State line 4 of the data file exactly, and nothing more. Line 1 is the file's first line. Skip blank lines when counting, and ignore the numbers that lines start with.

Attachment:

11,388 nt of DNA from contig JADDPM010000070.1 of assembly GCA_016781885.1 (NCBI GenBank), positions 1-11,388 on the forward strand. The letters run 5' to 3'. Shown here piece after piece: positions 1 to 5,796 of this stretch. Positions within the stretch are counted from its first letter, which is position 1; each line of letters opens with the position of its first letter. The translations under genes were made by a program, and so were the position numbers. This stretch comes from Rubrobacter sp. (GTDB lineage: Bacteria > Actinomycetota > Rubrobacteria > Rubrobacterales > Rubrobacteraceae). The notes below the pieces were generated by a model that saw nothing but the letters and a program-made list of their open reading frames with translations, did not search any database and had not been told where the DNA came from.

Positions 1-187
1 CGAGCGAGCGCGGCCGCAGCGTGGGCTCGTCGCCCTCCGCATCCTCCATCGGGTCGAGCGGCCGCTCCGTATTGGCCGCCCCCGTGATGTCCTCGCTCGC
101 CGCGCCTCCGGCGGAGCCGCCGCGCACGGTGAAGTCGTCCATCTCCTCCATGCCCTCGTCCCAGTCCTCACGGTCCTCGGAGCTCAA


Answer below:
101 CGCGCCTCCGGCGGAGCCGCCGCGCACGGTGAAGTCGTCCATCTCCTCCATGCCCTCGTCCCAGTCCTCACGGTCCTCGGAGCTCAA